Adamson High School - Oak Yearbook (Dallas, TX)

 - Class of 1941

Page 134 of 150

 

Adamson High School - Oak Yearbook (Dallas, TX) online yearbook collection, 1941 Edition, Page 134 of 150
Page 134 of 150



Adamson High School - Oak Yearbook (Dallas, TX) online yearbook collection, 1941 Edition, Page 133
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Adamson High School - Oak Yearbook (Dallas, TX) online yearbook collection, 1941 Edition, Page 135
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Page 134 text:

Jokes "Now, sir," inquired the bullying law- yer," "what is your business ?" "I'm in vaudeville, sir," was the prompt reply. "Isn't that rather a low calling?" sneered the lawyer. "Perhaps it is, sir," was the cool an- swer, "but you see it is so much more honest and decent and respectable than my father's that I am rather proud of it." "What did your father do?" "He was a lawyer, sir." She was a dear old lady who never let an opportunity pass to get some free med- ical advice, or to ask the doctor some questions which had nothing to do with the case in hand. On this occasion the doctor had called to treat her husband for some minor ailment. "Doctor," she said, "can you tell me why some people are born dumb?" "Why-ahem-certainly," replied the medical man. "It is due either to con- genital inhibition of the faculty of articu- lation, or to some anatomical deficiency in the organs of vocalizationf' "There, now," she remarked trium- phantly, glancing at her husband, "see what it is to have an education? I've asked Henry more than 100 times why it was and all he could say was, "Cause they are.' " The height of illegibility-a doctor's prescription written with a post office pen in the rumble seat of a second-hand car. Teacher: "Jane, who was Anne Bo- leyn?" jane: "A llatiron, sir." Teacher: "What do you mean?" jane: "Well, our history book says that 'Henry having disposed of Catherine, pressed his suit with Anne Boleynf " N "Heah, Rastus, is that quarter I bor- rowed from you two years ago." "Y'all might just as well keep yo' money. It ain't wuth two bits for me to change mah opinion 0' you." C "Next to a beautiful girl, what do you think is the most interesting thing in the world ?" "When I'm next to a beautiful girl, I'm not worrying about statistics." "B-e-d spells bed," said the teacher to her backward pupil. "Now do you under- stand, Tommy?" "Yes," said Tommy glibly. "Well, c-a-t spells cat, d-o-g spells dog, and b-e-d spells-what did I tell you b-e-d spells?" "I've forgotten, teacher," whispered Tommy, contritely. "Well, once more b-e-d spells what you sleep in. Now what is it?"' "My shirt!" Q Given: I love you. To prove: That you love me. Proof: 1. I love you. 2. Therefore, I am a lover. 3. All the world loves a lover. 4. You are all the world to me. 5. Therefore, you love me. Teacher: "What is the half of eight, Frank?" Frank: "Which way, teacher?" Teacher: "What do you mean?" Frank: "On top or sidewise?" Teacher: "What difference does it make?" Frank: "Well, the top half of eight is zero, but the half of eight sideways is three."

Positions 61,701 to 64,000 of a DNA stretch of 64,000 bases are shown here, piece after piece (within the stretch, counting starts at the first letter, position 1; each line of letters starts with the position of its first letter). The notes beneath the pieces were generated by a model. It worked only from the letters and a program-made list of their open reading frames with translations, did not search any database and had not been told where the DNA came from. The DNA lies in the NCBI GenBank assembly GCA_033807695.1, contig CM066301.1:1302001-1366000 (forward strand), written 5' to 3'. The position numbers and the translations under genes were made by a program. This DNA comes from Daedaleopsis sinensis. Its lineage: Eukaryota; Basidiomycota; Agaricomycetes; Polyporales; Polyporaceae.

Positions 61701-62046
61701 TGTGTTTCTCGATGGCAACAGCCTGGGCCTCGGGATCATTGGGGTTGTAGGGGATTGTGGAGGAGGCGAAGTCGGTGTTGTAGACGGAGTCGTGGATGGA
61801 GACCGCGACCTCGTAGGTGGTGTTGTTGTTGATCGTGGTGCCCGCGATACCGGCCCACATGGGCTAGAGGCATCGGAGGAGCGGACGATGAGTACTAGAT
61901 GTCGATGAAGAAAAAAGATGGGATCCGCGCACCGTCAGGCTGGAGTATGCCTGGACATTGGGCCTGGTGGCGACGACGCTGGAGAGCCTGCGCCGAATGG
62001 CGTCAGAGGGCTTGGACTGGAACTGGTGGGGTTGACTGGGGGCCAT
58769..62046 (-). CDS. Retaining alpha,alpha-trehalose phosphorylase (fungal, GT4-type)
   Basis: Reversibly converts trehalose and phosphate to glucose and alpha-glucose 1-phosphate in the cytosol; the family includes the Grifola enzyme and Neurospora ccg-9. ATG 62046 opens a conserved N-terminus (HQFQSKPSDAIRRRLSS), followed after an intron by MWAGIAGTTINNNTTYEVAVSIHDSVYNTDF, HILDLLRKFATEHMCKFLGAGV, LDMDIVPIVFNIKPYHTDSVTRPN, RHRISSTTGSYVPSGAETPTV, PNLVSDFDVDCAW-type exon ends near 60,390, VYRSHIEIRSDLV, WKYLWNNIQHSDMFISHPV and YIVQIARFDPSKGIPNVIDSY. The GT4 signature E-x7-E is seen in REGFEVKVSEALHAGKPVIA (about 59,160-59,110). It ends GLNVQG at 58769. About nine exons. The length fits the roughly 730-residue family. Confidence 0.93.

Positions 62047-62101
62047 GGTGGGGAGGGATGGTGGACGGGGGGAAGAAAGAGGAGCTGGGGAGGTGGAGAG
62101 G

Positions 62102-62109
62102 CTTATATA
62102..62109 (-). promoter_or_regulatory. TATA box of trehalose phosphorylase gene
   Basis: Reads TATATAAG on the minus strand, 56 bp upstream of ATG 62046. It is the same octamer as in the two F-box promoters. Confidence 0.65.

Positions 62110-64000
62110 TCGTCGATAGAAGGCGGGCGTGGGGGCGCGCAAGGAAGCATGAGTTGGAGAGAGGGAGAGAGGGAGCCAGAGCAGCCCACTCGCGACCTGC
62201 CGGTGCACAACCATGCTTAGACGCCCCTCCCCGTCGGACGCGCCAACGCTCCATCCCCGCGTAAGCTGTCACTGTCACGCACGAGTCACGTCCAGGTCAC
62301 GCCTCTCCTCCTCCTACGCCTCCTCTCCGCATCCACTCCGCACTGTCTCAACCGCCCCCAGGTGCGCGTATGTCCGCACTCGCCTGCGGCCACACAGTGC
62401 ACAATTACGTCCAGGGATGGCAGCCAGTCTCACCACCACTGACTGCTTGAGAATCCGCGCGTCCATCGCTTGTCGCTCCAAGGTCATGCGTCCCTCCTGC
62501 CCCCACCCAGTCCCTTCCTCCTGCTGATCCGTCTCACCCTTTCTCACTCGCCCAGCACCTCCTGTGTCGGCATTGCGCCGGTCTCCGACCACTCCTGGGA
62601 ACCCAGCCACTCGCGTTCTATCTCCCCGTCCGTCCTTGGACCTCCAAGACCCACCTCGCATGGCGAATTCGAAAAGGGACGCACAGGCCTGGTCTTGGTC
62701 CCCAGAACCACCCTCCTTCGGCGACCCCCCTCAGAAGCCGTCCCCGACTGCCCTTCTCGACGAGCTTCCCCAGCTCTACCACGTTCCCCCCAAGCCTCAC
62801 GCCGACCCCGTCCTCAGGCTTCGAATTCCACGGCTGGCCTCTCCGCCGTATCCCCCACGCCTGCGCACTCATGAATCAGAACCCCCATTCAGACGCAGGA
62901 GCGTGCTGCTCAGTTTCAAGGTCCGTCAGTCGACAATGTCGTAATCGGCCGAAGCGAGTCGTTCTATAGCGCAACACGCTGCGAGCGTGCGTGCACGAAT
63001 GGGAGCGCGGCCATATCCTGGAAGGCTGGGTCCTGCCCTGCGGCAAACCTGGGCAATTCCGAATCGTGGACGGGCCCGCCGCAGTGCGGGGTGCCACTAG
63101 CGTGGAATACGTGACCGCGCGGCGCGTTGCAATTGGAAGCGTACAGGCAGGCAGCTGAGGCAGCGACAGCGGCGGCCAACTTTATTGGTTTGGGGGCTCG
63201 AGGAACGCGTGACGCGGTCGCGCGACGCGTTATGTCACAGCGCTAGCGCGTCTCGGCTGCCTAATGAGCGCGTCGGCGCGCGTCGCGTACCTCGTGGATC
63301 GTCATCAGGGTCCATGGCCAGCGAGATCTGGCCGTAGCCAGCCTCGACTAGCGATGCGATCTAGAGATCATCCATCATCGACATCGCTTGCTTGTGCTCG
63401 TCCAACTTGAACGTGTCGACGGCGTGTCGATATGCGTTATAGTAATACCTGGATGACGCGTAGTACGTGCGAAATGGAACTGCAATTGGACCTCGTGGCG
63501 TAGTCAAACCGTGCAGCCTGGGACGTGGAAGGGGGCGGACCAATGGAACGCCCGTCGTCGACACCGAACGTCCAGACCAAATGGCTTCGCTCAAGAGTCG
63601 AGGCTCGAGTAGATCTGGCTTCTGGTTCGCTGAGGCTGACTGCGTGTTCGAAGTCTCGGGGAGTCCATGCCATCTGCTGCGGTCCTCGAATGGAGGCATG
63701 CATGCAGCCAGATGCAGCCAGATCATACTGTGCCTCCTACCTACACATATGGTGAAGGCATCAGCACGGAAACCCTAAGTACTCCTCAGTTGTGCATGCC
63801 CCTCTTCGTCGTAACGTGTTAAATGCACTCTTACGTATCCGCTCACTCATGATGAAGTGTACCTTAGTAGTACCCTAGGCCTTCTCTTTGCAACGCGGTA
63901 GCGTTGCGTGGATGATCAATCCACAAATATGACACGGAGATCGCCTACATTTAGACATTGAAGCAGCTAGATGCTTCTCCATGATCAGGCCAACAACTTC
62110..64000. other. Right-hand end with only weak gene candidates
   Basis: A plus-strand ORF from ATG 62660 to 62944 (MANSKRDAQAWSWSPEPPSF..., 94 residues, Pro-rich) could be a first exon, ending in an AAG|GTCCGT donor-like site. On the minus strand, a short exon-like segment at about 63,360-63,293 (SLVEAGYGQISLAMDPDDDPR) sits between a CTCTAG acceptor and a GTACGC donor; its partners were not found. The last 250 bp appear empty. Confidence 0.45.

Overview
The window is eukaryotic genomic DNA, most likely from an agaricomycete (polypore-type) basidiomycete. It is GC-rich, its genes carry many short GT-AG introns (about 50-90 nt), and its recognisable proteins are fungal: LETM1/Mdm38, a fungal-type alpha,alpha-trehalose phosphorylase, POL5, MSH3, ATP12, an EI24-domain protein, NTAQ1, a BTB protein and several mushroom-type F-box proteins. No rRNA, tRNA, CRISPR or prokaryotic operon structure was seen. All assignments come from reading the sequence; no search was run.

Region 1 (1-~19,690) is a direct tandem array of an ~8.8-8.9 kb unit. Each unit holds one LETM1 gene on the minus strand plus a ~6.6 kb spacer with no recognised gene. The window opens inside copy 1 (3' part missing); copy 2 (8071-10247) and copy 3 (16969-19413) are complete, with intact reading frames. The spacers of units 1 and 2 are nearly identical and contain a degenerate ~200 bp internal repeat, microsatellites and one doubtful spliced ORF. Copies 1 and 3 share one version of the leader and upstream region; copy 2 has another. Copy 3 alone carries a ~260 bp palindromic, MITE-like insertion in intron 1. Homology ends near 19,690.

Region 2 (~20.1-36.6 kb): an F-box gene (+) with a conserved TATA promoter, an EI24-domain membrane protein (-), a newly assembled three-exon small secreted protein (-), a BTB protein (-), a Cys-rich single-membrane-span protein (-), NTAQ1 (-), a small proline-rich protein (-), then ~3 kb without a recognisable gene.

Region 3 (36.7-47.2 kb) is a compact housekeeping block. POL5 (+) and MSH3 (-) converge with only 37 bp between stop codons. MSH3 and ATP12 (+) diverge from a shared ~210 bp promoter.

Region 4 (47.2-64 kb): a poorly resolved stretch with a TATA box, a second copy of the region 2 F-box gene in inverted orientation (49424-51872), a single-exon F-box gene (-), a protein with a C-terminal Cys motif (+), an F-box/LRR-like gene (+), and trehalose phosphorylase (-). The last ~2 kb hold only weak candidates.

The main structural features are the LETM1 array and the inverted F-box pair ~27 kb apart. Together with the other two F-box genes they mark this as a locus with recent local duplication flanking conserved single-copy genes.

Page 133 text:

Kirby, Dorothy Knearem, Estella Lanza, Conjetti Layton, Dorothy Ann Lemly, Carolyn Lockard, Ioyce Love, I o Ann Malone, Cornelia McCluskey, Virginia McGee, Betty Io Means, Dorinda Miller, Doris leanne Mullen, Gayle Ivy, Winitred Iarrard, Dorothy Iennings, Daryle Iohnson, Margaret Iones, Ioanna Iones, Patsy Ruth Kimberlin, Mary Ellen Kirby, Elizabeth Lewis, Florence Lewis, Frances Ann Lewis, Viola Lowe, Ianie Lowe, LaVerne Lumpkin, Dorothy Martin, Helen Martin, Ruth Meredith, lean Miller, lean JUNIOR GIRL RESERVES Continued from Page 78 Pannell, Anita ' Pitts, Helen Louise Porter, Nell Ruth Randall, Nancy Rhodes, Ruth Schaerdel, Dorrace Sears, Billie lean Sessions, Margie Shelby, lane Shipley, Nina Maria Simpson, Margaret Stovall, Billa Stroud, Billie SENIOR GIRL RESERVES Continued from Page 78 Moore, Roxie Ann McPeek, Norma McSpadden, Wanda Nichols, Norma Owen, Virginia Pearson, Marinell Peterson, Ioan Plumlee, Dorothy Polk, Dorothy Pogue, Kathryn Rhodes, Rosemary Richardson, Bettie Richardson, Omega Rogers, Shirley lean Rountree, Mary Ruth Schietter, Gussie Io Schimelfenig, Louise Scudder, Bonnie Shook, Bobbie Thompson, Ianice Tomlinson, Billie lean Troutt, Evelyn Underwood, Patti Walther, Mary Weatherford, Doris Weatherby, Carolyn Williams, Mary Lucille Wyatt, Doris Yates, Betty York, Christine Young, Annie D. Silvus, Ellen Sinclair, Amy Smith, Dorothy Smith, Francis Smith, LaVerelle Southern, Mary Spangler, Helen Stinson, Iean Stone, Billie Charles Taylor, Betty Tennison, Marjorie Thompson, Theresa Vaughn, Mary Alice Wade, Pegeen Welch, Margaret Ruth Wilson, Mary Frances Young, Alice Iean Young, Iudy